The only receiver I see open on the initial move is Richard Rodgers [82] running into the flat (ugh) after chipping a rusher at the end of the line. Richard Rodgers appears to be the last read in the rotation, so Aaron Rodgers doesn’t see him until he wheels upfield and has Barry Church [42] closing hard from the safety position.

Watch the other receivers and pay attention to their routes. Keep in mind that this takes place on 3rd and 12, so that explains all of the deep routes and why Richard Rodgers was the last read.

Two of the routes run towards each other in the middle of the field.  One deep-dropping linebacker takes away a throw to two receivers: Randall Cobb [18] and Davante Adams [17].  Not that it matters too much given the linebacker, but Adams runs an extremely lazy, rounded route, allowing the cornerback to easily cut underneath him. Even with no linebacker playing underneath the route, a throw to Adams would not have ended well.

Jordy Nelson [87] runs a decent deep curl at the bottom of the screen (a little slow out of his break, but not terribly so), but Church cuts underneath that route, eliminating it from being an option for Rodgers.

Ty Montgomery [88] starts at the top of the line and finds a linebacker in coverage.  He wheels to the outside but isn’t able to turn the corner.  He breaks open on a go route as a secondary move, but that’s after Rodgers has begun his spin out of the pocket.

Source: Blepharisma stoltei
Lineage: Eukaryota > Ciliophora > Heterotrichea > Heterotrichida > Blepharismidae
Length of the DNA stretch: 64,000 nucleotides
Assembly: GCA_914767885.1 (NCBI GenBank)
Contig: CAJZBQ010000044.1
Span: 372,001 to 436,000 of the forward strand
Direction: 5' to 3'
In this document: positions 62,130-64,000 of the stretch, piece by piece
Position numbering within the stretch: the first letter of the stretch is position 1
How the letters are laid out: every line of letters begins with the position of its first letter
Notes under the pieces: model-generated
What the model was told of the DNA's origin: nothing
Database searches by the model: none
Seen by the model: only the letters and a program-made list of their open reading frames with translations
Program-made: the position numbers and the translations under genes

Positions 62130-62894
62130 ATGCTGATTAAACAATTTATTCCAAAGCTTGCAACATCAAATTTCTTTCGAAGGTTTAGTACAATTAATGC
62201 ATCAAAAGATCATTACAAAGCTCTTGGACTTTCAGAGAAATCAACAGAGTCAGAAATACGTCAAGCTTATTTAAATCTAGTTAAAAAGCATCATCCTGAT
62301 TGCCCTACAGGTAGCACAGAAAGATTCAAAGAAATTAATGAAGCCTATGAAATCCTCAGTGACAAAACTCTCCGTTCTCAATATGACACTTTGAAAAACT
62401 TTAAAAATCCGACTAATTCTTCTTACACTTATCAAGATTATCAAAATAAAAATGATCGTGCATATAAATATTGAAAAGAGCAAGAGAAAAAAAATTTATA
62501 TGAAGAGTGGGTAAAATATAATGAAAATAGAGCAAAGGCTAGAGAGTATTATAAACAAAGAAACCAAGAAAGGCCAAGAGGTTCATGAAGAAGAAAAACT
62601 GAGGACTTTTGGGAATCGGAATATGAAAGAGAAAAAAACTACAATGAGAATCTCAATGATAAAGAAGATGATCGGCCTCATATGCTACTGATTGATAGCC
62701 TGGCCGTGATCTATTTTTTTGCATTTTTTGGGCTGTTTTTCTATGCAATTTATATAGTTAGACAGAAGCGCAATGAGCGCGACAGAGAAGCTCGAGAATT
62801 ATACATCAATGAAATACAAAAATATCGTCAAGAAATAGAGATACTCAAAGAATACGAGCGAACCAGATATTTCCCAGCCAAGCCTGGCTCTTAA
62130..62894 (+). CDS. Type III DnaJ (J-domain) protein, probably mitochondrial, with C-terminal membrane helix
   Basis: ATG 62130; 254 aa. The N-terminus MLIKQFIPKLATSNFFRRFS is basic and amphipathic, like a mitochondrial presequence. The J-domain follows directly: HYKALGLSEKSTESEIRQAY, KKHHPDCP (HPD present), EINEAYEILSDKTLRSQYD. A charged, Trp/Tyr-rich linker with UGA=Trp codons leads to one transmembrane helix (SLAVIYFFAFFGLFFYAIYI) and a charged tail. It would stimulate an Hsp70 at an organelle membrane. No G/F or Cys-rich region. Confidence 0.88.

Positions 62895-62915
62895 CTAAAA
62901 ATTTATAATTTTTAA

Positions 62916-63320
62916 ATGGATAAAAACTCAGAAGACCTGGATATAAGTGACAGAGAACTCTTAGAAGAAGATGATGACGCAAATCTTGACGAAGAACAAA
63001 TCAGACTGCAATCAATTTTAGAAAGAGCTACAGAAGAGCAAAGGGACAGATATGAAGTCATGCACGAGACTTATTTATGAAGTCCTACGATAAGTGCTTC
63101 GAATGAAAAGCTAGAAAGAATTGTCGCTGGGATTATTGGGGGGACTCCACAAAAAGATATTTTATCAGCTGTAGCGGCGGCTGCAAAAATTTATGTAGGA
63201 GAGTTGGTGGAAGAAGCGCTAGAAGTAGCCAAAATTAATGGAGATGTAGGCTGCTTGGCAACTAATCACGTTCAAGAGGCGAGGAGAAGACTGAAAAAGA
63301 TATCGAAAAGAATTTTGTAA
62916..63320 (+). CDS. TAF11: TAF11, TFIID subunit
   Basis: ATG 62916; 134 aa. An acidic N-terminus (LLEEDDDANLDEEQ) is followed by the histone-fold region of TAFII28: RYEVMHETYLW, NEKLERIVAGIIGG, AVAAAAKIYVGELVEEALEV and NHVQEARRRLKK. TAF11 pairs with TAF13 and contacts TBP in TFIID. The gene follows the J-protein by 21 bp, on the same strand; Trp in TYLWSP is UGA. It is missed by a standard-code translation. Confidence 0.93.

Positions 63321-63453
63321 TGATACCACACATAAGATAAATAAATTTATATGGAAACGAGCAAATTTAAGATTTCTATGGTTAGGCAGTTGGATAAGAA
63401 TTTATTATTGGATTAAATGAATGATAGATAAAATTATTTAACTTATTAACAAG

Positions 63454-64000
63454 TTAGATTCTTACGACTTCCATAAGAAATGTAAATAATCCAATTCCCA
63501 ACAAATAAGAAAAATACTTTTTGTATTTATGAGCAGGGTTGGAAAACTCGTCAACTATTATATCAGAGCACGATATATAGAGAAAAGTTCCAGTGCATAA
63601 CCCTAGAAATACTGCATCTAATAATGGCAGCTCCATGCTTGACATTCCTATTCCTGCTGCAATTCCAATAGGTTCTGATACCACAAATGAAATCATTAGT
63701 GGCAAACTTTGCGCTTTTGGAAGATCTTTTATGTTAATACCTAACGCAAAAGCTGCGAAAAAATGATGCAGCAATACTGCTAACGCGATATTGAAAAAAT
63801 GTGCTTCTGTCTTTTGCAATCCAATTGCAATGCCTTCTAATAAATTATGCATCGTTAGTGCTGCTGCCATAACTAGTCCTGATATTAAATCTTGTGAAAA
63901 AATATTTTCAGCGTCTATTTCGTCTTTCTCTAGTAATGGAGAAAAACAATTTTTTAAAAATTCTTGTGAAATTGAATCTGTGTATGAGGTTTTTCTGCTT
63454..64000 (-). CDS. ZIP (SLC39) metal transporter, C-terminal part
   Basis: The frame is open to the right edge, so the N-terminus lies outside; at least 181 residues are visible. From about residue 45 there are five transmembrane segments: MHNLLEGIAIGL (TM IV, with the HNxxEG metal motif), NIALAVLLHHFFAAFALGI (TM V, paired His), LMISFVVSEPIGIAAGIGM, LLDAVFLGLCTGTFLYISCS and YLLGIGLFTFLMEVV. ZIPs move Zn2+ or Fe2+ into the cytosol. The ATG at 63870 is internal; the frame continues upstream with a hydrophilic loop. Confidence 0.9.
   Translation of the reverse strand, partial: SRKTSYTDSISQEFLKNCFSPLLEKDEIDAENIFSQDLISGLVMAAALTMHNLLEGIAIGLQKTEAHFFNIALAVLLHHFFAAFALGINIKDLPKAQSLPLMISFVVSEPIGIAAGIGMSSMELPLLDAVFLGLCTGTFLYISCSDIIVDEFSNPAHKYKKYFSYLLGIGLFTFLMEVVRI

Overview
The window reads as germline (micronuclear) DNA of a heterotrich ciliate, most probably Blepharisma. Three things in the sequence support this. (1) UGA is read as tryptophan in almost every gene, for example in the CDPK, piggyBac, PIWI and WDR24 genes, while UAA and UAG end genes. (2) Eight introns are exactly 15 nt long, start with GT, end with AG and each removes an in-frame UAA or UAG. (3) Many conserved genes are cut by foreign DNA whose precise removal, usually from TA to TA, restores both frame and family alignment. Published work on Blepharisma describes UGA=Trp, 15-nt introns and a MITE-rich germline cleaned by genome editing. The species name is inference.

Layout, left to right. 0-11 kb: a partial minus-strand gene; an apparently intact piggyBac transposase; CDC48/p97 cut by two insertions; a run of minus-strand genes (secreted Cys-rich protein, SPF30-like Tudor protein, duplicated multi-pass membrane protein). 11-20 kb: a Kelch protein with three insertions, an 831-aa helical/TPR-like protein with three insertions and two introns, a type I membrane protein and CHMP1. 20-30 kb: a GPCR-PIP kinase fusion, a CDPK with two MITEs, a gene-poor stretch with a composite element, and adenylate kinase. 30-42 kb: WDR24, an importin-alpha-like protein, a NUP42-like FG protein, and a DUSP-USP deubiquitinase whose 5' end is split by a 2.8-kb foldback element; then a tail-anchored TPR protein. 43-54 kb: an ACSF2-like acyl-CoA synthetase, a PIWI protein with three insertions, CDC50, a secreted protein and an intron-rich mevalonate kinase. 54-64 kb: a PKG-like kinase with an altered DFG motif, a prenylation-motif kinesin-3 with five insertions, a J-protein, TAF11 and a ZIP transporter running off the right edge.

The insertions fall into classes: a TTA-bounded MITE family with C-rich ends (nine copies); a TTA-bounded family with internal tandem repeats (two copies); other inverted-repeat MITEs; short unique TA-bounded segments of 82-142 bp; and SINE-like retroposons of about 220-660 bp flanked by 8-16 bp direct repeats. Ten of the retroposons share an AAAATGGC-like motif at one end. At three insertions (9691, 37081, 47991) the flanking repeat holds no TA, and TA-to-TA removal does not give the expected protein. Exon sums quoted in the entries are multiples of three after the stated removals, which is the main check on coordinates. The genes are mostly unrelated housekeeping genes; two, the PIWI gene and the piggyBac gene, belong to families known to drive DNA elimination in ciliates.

Five receivers – two of whom stayed back briefly to chip – and not a single one of them is open.  Not only are none of them open, there’s not even an opportunity to “throw a receiver open.”  Rodgers doesn’t panic.  He doesn’t get happy feet.  He doesn’t try to flee.  He isn’t passing up open receivers early in their routes to wait on the home run ball.  He stands for 5.66 seconds in a clean pocket and doesn’t have a single option to throw to.


Even though he completed 74% of his passes on the day, Aaron Rodgers [12] missed a handful of throws he normally makes.  I’ll finish off the bad by looking two throws he missed to Randall Cobb [18].

Cobb starts this play in the slot to the left of the formation.  He gets tied up with his man early, but is able to muscle through and get open on a corner route.  Rodgers has great anticipation and throw the ball as Cobb rounds out of his cut.  Cobb has a step on his man and Rodgers underthrows the ball.  If he had thrown the ball more towards the sideline or put a little more air under it, this pass would have been complete.  As it is, the fact that it’s slightly underthrown gives the defender a chance to catch up and knock it away.  This isn’t an easy throw, but it’s one that Rodgers usually makes.